The young firefighters, their thin frames puffed up by insulated coveralls, some of them barely old enough to shave, rushed to the scene of a modest warehouse fire in the port city of Tianjin on Wednesday night with little idea of the danger that awaited them, reports The New York Times.
Initial reports described a car on fire. But the 60 or so men who first arrived at the scene — contract firefighters employed by the Tianjin Port Group, many of them as young as 17 — confronted a fire that had spread to metal shipping containers stored nearby. The firefighters aimed their hoses at the flames and turned on the water.
That turned out to be a deadly mistake.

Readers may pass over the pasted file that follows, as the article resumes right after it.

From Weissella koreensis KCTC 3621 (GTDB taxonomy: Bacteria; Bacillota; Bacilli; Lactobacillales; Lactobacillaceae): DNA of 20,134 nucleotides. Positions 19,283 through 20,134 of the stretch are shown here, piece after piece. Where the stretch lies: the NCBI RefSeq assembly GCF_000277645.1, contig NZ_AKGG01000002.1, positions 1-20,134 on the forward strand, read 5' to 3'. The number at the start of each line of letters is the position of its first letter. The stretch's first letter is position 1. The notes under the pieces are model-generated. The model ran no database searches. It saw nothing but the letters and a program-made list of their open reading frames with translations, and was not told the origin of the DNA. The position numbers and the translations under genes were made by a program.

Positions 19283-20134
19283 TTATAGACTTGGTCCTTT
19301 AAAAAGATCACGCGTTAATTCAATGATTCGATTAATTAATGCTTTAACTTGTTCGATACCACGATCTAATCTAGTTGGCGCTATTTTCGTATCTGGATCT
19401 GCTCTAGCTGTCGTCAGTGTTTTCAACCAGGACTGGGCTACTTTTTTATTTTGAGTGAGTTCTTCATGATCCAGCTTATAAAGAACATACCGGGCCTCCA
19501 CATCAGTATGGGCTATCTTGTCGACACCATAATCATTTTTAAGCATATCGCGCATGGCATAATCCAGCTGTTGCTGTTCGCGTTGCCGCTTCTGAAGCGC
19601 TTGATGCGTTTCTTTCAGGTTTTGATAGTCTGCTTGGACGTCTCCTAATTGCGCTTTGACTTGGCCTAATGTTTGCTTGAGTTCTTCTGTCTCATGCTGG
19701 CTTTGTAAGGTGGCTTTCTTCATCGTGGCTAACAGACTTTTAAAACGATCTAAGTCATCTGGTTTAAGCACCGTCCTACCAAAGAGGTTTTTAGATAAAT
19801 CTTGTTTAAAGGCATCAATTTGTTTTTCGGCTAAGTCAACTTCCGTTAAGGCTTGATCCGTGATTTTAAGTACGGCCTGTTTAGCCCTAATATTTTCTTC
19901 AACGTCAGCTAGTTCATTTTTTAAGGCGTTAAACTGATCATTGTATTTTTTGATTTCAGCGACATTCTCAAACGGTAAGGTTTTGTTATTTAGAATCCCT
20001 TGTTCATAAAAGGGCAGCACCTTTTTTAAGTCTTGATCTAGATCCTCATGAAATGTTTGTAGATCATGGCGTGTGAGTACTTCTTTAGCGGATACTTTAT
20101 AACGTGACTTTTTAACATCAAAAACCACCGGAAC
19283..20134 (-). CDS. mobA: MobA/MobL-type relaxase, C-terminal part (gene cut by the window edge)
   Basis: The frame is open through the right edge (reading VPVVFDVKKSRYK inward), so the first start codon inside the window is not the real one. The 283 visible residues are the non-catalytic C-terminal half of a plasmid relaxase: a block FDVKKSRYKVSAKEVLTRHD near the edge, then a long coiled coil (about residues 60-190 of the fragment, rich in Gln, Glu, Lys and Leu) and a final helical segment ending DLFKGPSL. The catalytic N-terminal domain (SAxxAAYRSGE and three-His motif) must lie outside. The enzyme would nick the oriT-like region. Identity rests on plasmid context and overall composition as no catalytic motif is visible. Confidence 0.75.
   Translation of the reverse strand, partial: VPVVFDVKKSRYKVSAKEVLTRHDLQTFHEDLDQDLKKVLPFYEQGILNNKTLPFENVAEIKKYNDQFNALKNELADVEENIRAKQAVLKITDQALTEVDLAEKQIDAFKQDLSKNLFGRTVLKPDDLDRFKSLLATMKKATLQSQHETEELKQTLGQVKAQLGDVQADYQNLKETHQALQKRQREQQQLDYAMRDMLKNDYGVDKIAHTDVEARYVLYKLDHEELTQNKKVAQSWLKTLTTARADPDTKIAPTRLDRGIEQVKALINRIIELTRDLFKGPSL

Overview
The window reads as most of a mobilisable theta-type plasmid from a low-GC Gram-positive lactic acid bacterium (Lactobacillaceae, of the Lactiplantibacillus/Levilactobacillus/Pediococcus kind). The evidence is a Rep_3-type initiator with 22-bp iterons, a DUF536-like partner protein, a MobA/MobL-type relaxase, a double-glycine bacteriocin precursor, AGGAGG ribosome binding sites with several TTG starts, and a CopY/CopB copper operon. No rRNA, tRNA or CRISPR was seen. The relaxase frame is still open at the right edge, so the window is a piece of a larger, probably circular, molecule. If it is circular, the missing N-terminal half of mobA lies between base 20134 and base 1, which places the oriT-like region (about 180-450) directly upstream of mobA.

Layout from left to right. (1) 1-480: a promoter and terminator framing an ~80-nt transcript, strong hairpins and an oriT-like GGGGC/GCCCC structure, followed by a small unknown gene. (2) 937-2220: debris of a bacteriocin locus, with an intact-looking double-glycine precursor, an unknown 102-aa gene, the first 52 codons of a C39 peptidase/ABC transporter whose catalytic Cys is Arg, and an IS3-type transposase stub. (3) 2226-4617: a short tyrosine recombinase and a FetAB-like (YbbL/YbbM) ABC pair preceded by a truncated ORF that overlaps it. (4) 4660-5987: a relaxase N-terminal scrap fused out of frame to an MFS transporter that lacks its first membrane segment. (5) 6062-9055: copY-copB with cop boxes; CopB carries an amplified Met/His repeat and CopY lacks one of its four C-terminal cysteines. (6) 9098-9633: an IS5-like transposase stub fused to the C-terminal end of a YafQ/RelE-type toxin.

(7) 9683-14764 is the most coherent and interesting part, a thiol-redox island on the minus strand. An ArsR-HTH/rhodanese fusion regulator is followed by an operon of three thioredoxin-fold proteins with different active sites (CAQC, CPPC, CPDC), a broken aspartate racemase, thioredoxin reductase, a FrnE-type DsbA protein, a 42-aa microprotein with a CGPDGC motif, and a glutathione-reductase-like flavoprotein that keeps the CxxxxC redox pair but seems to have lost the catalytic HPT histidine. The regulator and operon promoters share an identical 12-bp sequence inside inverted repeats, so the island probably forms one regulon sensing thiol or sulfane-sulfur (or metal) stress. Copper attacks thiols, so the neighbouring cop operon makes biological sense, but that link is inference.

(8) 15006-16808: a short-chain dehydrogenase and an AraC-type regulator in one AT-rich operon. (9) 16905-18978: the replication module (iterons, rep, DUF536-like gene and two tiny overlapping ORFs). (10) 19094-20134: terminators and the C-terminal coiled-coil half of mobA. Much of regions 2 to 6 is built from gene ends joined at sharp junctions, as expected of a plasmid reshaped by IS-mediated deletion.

Roughly 15 minutes later, an explosion — fueled by a collection of volatile chemicals that emit a combustible gas when wet — ripped through the warehouse. Yang Kekai, 27, was thrown to the ground as flaming debris rained down. Another blast, seconds later, sent him hurtling more than three yards. “When I was flying through the air, my heart skipped a beat and I thought I was finished,” Mr. Yang said later from a hospital bed.
At least 39 firefighters were among the 114 people killed by the cataclysmic explosions that injured more than 700 people and traumatized Tianjin, China’s third largest city and the gateway to the country’s industrial northeast. At least 70 people remain unaccounted for, most of them private firefighters employed by the company that runs Tianjin’s sprawling port.
The disaster has raised questions about whether the warehouse, Rui Hai International Logistics, was illegally storing some of the world’s most dangerous industrial chemicals too close to the homes of thousands of unsuspecting residents.
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